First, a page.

Last-minute bookings aren’t for everyone, but if you’re spontaneous and flexible, it’s a good time to use rewards.

“The best times to use miles are the worst times to buy tickets,” Funk says.

8. Mix and match one-way tickets

Veteran travelers will remember a time when a round-trip domestic ticket was cheaper than two one-ways. But that’s no longer the case. So, assuming you’re flying domestic, booking a one-way reward and paying for the other leg can be a savvy way to put miles to use if, say, the outbound leg has no reward-seat availability.

“If you can only leave Friday after work, maybe you need to buy that ticket,” Funk says. “But if you’re flexible about when you come back, you might find a mileage ticket.”

Note that this technique won’t often work for international flights, however, as international one-way tickets are prohibitively expensive.

“But you could use miles from program A in one direction and miles from program B in the other,” Funk says.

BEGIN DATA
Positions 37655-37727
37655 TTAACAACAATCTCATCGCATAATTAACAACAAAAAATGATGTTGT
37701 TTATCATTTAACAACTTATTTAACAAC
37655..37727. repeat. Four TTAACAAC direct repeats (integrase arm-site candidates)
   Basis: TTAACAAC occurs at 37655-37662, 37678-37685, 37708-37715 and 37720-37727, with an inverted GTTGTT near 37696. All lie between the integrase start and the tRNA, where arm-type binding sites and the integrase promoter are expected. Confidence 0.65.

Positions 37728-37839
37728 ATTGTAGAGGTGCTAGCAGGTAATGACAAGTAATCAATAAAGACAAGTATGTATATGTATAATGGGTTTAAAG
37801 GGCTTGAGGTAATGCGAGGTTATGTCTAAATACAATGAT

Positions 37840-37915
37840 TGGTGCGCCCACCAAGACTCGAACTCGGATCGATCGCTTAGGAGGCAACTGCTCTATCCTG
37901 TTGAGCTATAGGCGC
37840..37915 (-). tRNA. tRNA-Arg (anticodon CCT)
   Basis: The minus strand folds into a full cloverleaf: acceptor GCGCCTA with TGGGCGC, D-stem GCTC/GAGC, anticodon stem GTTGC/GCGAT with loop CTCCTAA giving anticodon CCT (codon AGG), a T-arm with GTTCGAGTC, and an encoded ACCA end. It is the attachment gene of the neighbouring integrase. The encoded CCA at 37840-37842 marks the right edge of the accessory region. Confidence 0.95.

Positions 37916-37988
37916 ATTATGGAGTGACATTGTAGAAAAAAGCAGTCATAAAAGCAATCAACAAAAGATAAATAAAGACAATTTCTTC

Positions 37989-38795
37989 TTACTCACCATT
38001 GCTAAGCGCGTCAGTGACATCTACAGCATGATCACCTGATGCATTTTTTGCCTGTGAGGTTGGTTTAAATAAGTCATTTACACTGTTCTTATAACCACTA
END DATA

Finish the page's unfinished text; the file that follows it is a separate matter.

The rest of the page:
9. Boost your balance with a sign-up bonus

If you’ve been grinding away, earning miles via your airline’s loyalty program with no free ticket to show for it, consider applying for the airline’s card to inject a sign-up bonus (and points earned from daily spending) into your rewards balance.

“More miles are earned these days through credit cards than actually flying,” Clancy says.

Just make sure you assess the usefulness of the card when the annual fee comes due.

“If you aren’t taking advantage of the benefits of the card like free checked bags and priority boarding, it might be time to look at some other options,” Clancy says. “The miles earned transfer to the frequent flier program every month, so you won’t lose them if you cancel the card. People need more than just a card to earn a free trip. They need a plan.”